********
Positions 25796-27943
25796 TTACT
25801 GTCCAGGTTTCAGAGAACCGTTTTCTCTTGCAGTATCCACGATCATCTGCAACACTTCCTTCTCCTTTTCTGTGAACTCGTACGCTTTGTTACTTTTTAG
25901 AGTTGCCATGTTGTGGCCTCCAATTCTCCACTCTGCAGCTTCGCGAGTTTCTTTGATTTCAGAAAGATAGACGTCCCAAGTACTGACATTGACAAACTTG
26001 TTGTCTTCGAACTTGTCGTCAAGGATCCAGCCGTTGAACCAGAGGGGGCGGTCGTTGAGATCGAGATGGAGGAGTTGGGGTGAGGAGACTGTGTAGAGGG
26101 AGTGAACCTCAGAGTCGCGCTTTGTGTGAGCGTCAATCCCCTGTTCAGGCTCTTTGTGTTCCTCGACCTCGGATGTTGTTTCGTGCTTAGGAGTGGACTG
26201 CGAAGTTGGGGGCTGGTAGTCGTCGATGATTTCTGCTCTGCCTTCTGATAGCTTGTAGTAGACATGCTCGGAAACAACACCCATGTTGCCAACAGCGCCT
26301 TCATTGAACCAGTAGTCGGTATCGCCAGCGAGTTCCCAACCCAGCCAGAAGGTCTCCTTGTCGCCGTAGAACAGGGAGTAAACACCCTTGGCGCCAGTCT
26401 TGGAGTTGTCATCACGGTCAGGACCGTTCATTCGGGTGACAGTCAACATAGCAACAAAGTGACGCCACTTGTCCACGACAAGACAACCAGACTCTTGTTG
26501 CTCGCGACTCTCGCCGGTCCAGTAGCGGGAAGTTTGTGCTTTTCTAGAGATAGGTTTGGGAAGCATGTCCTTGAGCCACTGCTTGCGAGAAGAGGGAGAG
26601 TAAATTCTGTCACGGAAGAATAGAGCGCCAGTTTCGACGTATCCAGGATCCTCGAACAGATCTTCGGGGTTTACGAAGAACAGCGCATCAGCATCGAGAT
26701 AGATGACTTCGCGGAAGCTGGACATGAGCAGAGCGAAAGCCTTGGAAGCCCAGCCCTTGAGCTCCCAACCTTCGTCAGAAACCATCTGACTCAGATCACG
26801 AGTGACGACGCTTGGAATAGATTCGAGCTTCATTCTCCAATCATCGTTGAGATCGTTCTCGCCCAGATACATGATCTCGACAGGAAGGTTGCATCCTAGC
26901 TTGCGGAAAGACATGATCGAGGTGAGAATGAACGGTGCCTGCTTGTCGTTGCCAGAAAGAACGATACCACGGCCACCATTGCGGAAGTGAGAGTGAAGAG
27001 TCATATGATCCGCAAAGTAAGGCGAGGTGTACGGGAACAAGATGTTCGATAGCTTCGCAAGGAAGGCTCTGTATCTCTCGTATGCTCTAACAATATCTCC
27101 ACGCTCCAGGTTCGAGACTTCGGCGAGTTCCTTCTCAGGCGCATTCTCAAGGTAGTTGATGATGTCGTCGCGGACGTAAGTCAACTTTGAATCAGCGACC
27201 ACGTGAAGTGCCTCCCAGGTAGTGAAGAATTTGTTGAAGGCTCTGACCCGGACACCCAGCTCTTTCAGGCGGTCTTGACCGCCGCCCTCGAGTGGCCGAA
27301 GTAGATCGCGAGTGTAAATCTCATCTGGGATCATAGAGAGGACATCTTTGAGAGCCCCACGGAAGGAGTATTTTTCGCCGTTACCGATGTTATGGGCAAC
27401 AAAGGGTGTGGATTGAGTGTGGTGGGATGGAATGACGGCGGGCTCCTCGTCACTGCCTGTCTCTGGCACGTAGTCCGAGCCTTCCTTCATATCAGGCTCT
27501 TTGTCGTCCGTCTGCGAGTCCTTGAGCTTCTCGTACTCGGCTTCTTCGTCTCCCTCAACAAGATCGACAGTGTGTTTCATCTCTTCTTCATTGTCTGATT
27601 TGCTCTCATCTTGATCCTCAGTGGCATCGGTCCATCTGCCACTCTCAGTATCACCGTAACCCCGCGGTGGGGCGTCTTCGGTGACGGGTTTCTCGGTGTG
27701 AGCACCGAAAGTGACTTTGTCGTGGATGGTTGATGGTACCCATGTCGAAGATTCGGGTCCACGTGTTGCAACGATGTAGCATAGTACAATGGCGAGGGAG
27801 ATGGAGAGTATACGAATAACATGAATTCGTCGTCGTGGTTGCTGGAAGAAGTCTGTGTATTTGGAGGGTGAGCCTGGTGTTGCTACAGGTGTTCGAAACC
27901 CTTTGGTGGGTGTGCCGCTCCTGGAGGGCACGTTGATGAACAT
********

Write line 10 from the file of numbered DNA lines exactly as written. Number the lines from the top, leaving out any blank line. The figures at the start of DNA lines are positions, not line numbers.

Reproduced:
26501 CTCGCGACTCTCGCCGGTCCAGTAGCGGGAAGTTTGTGCTTTTCTAGAGATAGGTTTGGGAAGCATGTCCTTGAGCCACTGCTTGCGAGAAGAGGGAGAG